Geothermal energy, in its most basic form, is energy that is generated and stored within the Earth. To harness this energy, there are two basic methods. The first uses underground heat to generate electricity. The second, which we use at Blue Moon Acres, utilizes the Earth’s constant underground temperature to provide heating and cooling.

Here’s how it works:

Within the walls runs a circuit of pipes which are filled with an alcohol/water solution. After cycling through the market and harvest area, this circuit travels seven feet below ground, then several thousand feet across the farm, and then back again.

In the summer, hot air is whisked away from the house where it is dispersed through the much cooler underground layer. In the winter, the circuit draws warmth from that same underground layer, which remains at a constant 55 degrees. A series of fans then blows across the cooled/warmed pipes to distribute the temperature evenly.


Some more fun facts:

  • If the mercury dips below zero for any length of time, an electric back-up kicks on, keeping the building nice and toasty.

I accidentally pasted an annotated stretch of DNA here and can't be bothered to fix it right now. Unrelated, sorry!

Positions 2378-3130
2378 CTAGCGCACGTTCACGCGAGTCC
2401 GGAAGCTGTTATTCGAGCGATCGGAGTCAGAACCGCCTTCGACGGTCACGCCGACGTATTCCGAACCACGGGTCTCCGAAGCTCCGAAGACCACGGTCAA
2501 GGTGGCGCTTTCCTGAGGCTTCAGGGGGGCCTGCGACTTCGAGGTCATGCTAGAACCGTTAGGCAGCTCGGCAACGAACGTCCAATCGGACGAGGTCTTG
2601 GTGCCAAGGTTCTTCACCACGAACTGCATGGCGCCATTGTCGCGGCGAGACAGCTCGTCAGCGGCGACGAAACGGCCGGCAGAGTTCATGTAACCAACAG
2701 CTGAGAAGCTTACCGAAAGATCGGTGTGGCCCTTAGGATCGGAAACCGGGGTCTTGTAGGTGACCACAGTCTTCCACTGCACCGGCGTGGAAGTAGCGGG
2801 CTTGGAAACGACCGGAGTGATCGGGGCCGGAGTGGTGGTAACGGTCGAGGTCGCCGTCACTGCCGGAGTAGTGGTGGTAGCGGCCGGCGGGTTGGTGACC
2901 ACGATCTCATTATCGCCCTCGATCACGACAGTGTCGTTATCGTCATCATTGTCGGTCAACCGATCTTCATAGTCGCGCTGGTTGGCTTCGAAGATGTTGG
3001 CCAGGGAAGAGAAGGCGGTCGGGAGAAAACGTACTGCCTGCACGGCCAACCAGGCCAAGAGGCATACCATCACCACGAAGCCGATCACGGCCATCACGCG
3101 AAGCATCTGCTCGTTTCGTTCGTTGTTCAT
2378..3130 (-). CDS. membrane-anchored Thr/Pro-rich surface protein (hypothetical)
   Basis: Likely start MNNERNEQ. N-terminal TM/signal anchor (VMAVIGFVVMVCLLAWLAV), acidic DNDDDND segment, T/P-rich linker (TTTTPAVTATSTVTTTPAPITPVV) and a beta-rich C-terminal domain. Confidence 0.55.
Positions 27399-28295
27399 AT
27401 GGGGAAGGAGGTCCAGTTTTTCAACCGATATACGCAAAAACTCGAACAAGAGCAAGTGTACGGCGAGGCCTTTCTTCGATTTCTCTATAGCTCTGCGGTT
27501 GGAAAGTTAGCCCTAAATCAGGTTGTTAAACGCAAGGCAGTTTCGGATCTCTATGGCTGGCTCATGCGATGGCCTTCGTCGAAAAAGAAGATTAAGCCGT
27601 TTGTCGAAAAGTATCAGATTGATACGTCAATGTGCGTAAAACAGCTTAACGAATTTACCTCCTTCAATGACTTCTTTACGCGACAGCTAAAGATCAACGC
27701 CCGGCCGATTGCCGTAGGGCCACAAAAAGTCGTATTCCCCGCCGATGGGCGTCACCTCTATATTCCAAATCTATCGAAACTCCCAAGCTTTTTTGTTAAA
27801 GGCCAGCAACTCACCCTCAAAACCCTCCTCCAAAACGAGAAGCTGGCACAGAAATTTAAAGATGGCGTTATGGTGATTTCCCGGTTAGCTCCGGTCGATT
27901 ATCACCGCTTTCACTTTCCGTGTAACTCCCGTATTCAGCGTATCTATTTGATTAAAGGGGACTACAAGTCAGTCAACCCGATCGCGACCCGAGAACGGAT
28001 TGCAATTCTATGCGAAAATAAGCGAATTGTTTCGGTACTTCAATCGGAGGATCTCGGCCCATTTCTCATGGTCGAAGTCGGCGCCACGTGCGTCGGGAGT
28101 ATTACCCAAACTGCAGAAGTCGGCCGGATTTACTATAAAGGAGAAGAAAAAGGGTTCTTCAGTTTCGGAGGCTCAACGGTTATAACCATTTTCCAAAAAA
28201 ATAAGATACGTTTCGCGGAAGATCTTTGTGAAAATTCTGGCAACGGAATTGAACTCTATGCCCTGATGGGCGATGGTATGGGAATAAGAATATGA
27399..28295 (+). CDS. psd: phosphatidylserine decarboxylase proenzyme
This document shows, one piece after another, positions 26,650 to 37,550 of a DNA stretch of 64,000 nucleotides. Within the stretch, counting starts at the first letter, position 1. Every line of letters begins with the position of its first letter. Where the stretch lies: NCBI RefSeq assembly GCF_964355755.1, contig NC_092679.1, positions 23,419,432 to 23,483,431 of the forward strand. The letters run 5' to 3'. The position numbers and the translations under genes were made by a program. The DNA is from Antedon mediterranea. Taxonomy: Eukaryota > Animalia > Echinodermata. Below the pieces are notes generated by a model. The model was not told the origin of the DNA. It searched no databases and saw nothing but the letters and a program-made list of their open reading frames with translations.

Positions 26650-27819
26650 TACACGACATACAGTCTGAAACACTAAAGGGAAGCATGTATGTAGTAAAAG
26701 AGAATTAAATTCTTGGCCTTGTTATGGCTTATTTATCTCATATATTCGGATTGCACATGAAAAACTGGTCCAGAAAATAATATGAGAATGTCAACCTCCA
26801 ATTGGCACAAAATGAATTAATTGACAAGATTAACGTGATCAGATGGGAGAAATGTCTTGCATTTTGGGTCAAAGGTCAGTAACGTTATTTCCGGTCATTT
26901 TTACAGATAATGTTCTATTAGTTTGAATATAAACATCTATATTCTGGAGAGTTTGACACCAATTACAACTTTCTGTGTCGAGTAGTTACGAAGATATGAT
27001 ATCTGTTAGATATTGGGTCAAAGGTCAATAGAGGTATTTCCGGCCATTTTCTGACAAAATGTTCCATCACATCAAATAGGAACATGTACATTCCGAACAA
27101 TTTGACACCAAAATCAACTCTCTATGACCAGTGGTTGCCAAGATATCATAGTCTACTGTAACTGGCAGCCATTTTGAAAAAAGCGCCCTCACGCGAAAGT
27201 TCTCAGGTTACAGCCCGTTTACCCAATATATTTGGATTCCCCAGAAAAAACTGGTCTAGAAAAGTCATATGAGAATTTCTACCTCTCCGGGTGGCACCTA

• The temperature is controlled using an ordinary thermostat—same as with a traditional system!
  • Excess heat created in the summer is used to satisfy over 90% of the farm’s hot water needs!

All told, the system provides heating/cooling for approximately 5,000 square feet. After the initial start-up investment, the system is inexpensive and reliable. Heating the same size space with electric would cost around $9,000 a year; doing it with oil would cost just under $13,000—and that’s with modern, efficient systems.  And let’s not forget the gobs of emissions that are kept out of the atmosphere!

Geothermal may not be the solution to all the world’s problems, but it’s a start. If you’re building a new home or business, or are in the market for a new heating/cooling system, you should give it some thought.


By | December 6th, 2013|News, Uncategorized|0 Comments